By  on March 25, 2005

PARIS — Slammed by unfavorable currency exchange, net profits at Hermès International slid 3.1 percent last year to 210.1 million euros, or $261.25 million. Euros have been converted at average exchange for the year.

The net would have risen 15.6 percent at constant exchange rates. Still, higher advertising spending, investments in new stores, a bigger tax bite and an exceptional depreciation charge for its minority investment in troubled camera firm Leica also dampened the profit picture.

Hermès said in a statement that Leica accounted for about 10 million of 58 million euros, or $12.4 million of $72.1 million, in amortization charges last year.

Operating profits in the second half fell 6 percent to 188.6 million euros, or $234.5 million, with the net down 13 percent to 115.3 million euros, or $143.4 million.

Mireille Maury, managing director of finance and administration at Hermès, said currency factors shaved about 65 million euros, or $80.8 million, off the bottom line last year. Still, she said trading conditions in the first months of the year kept the pace of holiday selling — at least in its own store network.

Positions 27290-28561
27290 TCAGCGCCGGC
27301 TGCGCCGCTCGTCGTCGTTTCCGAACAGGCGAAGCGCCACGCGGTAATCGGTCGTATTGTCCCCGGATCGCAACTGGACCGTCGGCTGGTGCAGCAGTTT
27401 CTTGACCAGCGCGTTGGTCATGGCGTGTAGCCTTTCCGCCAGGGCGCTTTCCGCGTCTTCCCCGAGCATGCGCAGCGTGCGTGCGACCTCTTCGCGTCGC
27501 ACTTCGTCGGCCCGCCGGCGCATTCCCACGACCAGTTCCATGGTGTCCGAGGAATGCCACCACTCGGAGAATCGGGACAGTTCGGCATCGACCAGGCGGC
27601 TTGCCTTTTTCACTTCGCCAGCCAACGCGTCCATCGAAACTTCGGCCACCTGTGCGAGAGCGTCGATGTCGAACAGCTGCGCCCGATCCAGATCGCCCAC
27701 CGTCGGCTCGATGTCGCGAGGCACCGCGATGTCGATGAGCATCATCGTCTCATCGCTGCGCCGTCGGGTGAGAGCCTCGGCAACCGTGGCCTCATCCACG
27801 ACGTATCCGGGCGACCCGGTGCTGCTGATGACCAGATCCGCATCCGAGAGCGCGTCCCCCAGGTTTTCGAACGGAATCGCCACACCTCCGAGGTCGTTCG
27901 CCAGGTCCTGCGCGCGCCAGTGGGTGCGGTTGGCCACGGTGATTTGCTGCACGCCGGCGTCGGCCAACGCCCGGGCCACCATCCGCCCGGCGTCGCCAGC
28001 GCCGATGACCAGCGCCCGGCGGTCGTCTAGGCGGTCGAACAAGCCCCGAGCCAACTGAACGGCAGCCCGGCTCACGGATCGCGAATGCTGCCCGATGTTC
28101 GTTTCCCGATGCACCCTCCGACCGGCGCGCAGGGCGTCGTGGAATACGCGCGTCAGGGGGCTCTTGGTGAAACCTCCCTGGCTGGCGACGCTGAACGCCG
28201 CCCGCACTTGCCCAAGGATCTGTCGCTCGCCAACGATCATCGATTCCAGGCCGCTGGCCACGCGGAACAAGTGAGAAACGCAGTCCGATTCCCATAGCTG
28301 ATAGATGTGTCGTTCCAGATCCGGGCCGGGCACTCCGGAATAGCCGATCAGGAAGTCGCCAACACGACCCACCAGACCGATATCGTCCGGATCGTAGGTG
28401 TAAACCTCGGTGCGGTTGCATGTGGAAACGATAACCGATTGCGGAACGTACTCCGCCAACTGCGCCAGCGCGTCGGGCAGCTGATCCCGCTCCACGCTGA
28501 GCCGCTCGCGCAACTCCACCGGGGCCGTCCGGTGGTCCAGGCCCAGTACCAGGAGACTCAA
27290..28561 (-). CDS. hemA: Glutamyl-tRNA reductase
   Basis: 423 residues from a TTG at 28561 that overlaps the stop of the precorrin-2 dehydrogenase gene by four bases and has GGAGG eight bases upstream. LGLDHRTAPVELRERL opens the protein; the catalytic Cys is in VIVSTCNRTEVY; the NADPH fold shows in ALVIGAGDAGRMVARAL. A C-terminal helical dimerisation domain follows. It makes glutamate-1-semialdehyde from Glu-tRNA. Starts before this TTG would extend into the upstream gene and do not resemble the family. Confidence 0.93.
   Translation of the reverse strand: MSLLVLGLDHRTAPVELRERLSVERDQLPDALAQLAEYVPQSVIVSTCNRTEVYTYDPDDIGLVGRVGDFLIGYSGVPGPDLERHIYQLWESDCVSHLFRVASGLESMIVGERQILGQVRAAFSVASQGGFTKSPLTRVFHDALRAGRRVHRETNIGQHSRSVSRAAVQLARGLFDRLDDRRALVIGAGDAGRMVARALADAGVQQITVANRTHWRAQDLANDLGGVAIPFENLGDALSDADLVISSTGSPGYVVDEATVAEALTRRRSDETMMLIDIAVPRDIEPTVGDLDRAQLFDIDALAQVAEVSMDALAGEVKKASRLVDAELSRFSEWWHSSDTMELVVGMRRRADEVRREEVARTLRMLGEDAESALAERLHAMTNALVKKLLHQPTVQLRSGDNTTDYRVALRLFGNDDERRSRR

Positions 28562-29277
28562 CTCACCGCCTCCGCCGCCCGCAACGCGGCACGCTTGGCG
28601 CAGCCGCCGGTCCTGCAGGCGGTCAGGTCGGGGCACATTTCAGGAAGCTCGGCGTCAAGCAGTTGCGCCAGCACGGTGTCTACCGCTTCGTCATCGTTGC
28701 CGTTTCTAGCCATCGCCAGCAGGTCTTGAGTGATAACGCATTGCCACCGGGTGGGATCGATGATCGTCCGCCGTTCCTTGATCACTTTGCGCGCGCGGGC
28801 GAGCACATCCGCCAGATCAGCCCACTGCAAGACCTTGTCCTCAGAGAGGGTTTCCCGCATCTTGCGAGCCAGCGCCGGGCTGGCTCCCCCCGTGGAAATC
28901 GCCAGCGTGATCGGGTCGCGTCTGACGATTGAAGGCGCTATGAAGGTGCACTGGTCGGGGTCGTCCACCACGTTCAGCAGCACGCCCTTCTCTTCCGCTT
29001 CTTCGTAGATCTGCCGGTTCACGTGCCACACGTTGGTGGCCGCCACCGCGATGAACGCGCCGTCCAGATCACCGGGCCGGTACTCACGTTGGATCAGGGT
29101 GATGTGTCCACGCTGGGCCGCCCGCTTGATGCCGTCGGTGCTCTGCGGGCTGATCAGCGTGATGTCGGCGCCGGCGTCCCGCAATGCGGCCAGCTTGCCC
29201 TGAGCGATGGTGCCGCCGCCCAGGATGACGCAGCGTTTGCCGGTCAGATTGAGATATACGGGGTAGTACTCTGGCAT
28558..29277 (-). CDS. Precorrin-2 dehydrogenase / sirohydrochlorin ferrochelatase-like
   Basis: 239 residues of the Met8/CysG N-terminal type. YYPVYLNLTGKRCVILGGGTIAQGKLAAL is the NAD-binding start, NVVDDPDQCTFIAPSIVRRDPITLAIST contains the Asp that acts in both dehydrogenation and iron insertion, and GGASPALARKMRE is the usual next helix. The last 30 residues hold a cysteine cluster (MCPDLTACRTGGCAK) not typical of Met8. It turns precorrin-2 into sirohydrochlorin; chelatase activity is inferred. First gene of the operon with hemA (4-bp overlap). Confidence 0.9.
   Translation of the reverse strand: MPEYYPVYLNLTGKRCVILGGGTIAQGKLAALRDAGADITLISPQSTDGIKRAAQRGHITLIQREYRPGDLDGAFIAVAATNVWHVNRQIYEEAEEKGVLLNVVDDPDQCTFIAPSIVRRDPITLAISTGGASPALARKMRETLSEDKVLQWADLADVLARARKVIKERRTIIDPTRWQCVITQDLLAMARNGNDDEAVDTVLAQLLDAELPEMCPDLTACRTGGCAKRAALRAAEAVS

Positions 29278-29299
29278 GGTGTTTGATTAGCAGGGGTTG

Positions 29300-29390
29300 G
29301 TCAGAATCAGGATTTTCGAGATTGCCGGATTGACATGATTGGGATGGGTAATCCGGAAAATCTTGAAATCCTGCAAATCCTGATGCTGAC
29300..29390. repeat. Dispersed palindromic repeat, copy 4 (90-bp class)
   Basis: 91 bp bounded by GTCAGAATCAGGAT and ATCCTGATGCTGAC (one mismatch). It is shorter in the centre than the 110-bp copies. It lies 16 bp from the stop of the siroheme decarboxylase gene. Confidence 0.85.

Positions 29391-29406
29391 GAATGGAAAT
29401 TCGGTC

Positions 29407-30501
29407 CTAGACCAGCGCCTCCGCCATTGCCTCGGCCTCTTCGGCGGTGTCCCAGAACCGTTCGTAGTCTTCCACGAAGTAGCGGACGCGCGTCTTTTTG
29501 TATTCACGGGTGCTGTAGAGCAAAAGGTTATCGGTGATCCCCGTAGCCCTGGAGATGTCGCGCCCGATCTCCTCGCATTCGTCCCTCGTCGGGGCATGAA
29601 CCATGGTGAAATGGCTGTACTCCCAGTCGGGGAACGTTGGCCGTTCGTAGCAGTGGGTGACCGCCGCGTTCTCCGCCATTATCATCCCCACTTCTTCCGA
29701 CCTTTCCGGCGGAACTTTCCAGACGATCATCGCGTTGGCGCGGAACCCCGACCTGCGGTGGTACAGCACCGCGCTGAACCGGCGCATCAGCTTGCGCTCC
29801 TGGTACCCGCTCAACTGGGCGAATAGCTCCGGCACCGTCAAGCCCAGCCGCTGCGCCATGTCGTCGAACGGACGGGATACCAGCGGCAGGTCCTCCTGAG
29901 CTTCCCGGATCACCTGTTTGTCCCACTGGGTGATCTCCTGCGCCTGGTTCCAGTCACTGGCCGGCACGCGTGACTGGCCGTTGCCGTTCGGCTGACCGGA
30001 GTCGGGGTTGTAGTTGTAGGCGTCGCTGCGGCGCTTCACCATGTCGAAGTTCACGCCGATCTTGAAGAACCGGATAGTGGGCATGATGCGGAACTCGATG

“The news remains good, particularly in America and Asia,” she said. “We are confident for the year 2005.”

Antoine Belge, luxury analyst at HSBC in Paris, called the numbers “satisfactory” and said the firm should suffer less from currency impact in 2005 because of better hedging and price increases.

Belge also smiled on the disclosure that Guillaume de Seynes, the nephew of chairman Jean-Louis Dumas and managing director for product development and design, has joined the executive committee. “This confirms our view that there is no speculative interest in the company,” Belge wrote in a research note.

For the full year 2004, operating profits inched up 1.2 percent to 336.7 million euros, or $418.7 million, largely in line with consensus expectations. At constant exchange, the increase stood at 20.2 percent.

Maury said Hermès has budgeted 130 million euros, or $161.6 million, for capital expenditures this year, mostly to build five stores and renovate or expand 10 others. Key projects include a 6,500-square-foot Maison Hermès building slated to bow in Seoul this year, and second stores for Beijing and Bangkok.She also noted that Hermès, which increased its advertising spend by 30 percent in 2004, would continue to increase investments. Analysts were told the communications spend would rise a further 25 percent in 2005.

At its annual meeting June 2, Hermès plans to ask shareholders to approve a dividend of 2 euros per share. Shares in Hermès International eased 0.4 percent Thursday to close at 158.30 euros, or $204.90, on the Paris Bourse.

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